perilous economic times, the layoff memos often follow a familiar refrain: We
have cut costs by 20%. That gives us an additional year's runway. Or two. Yes,
startups can cut costs and thereby survive for longer. But just because they
can, does not mean they should.
Let me state at the very outset that this article applies only to venture-backed startups, which are a small minority of businesses in the economy. The sole purpose of most businesses is to create a steady income stream for their owners and operators. Venture-backed startups, on the other hand, are created with the sole purpose of leading to a meaningful exit for founders, investors, and employees. Such an exit might be either an IPO or an acquisition.
The raison d' etre for such startups is therefore a successful exit, not mere survival. And the lifeblood of any startup is growth. Growth along some dimension: customers, usage, revenues, or profits. Under most economic conditions, an IPO is impossible without revenue and profit growth -- and we are unlikely to see a return soon of the times when it was. From an acquisition point of view, stagnant companies are valued at low multiples of revenue -- say 1x to 2x. The comparables are utilities.
A popular meme suggests that "flat is the new up." Given the downturn in the
economy, the argument goes, even keeping revenues flat is sufficient. This
argument, however, does not apply to startups. By definition, startups are
supposed to be attacking nascent market opportunities and unsaturated markets,
and so should be able to grow even through a downturn. If a startup cannot find
growth in this environment, it's a clear message that the market opportunity
might be better served by an established company. Of course, growth in profits
or revenues are way better than growth just in usage; but even growth in usage
is better than stagnation on all three fronts. There is at least the
possibility that a company with strong usage growth might one day be attractive
to an acquirer with a good monetization engine.
From a subjective point of view, it's no fun to work at a startup that is not growing along some dimension. Growth is necessary for everyone to enjoy the experience, and feel they are accomplishing something. Stagnation leads to low morale, and people sit around waiting for the axe to fall. It's a slow, agonizing way to die. Rather than let the company become a zombie, management would be doing their investors and employees a favor by advocating in such cases that they pull the plug on the company and return the remaining capital to investors.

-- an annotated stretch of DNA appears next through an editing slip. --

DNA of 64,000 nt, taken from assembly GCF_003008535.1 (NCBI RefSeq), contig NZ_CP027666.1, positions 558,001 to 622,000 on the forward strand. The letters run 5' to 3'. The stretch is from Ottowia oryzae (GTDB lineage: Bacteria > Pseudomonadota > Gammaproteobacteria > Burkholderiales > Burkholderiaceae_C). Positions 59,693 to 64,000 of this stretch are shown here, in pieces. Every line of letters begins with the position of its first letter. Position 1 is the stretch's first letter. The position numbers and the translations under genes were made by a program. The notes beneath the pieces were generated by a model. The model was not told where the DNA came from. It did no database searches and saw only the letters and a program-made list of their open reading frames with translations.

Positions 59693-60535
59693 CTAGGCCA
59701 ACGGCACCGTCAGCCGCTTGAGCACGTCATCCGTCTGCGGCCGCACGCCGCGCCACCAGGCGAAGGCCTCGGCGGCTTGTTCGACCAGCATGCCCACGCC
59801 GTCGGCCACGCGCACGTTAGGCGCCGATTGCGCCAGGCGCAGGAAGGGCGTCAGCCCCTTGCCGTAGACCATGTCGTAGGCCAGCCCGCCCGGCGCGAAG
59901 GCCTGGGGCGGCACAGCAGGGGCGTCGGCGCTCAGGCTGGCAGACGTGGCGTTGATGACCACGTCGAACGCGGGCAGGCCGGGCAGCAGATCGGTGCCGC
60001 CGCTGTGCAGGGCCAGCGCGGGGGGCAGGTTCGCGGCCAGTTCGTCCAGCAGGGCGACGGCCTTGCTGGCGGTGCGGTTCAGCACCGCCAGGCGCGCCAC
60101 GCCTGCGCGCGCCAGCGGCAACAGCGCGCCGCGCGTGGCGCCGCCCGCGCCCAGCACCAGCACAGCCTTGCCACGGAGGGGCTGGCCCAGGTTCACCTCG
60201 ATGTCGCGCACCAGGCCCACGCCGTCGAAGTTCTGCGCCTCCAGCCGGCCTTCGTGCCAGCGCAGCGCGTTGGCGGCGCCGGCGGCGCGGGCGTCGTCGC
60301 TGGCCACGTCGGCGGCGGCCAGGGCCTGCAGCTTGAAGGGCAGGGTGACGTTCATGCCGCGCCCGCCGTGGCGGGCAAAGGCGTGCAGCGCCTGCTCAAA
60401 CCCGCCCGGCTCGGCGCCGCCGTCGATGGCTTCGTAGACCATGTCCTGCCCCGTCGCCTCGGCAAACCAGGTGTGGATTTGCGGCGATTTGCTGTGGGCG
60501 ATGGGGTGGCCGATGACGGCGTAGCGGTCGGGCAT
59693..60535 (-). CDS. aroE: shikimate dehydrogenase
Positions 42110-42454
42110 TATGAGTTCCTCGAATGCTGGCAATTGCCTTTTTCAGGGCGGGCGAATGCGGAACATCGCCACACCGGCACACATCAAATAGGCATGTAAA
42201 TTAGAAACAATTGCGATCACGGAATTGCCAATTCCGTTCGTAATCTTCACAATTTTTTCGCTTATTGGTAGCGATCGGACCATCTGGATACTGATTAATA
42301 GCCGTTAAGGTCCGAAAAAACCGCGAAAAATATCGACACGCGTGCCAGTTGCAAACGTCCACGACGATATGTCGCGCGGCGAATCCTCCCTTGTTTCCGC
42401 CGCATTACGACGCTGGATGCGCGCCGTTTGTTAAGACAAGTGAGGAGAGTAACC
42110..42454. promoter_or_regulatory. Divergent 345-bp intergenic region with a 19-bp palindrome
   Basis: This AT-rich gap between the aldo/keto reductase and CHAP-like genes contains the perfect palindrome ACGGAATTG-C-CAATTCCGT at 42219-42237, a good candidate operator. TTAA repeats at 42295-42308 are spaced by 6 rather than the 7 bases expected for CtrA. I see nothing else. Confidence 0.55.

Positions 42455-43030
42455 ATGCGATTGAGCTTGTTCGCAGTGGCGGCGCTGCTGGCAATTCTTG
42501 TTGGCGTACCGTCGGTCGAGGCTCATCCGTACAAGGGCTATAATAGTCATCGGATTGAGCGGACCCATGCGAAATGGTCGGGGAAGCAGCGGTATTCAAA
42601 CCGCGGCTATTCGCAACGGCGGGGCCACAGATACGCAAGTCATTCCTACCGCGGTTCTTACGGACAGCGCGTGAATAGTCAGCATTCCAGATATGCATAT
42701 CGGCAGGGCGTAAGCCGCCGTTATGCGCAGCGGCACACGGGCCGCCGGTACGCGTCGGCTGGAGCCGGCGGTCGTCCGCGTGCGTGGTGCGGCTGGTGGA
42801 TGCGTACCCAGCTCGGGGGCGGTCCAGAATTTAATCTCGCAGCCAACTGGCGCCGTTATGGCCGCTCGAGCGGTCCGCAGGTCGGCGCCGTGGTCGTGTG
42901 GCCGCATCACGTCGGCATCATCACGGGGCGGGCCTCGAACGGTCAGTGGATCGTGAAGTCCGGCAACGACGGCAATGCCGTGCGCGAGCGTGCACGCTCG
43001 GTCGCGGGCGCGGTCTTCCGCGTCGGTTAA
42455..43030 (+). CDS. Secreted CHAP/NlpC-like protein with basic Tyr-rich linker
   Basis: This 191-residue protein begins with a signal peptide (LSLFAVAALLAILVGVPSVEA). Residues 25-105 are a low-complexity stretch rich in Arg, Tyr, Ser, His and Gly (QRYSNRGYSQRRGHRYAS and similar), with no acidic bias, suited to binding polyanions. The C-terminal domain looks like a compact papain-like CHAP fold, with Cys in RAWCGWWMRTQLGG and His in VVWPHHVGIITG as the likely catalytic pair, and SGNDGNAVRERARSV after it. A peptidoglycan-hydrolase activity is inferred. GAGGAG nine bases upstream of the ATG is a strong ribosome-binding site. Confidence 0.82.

Why VCs don’t put the zombies out of their
executives have a lot of emotional capital invested in their companies, and so
it is understandable that they shy away from making the ultimate decision. However,
the surprising thing is that VCs often allow the zombies to survive for far too
long. The reason for this is a subtle misalignment of interests between VCs and
their investors. As long as a startup is still alive, VCs can carry the company
on their books at the valuation set by the last round of financing. Once they
pull the plug, the fund will receive pennies on the dollar, a loss that has to be
recorded on the books and doesn't look good when the firm goes to raise their
next fund. That’s why every VC portfolio has its fair share of zombies.
Another contributing factor is excessive preference overhangs. Investors receive preferred stock with the right to get back their invested capital ahead of common shareholders in an exit; in some cases they have the right receive a multiple of their invested capital ahead of common shareholders. The total amount that investors need to receive before common shareholders can participate in an exit is called the "preference overhang."
If a company
has raised so much capital that any realistic acquisition will be below the
overhang, then common shareholders stand to receive nothing from the sale; and
so company management has no incentive to look for such an exit. In such cases,
it's important for the VCs and management to agree to restructure the
preference overhangs to make such exits attractive to management. Otherwise the
company is destined to become a zombie.
Every startup founder and employee has to consider three possible outcomes. Success, failure, and zombiehood. Success is much better than failure, but quick failure beats wasting years of your life on a zombie. If you are a company founder, and you are considering layoffs to extend the runway (perhaps on the advice of your venture investor), you should look at yourself in the mirror and ask whether you are cutting away your growth opportunity and just choosing a lingering death over a quick one.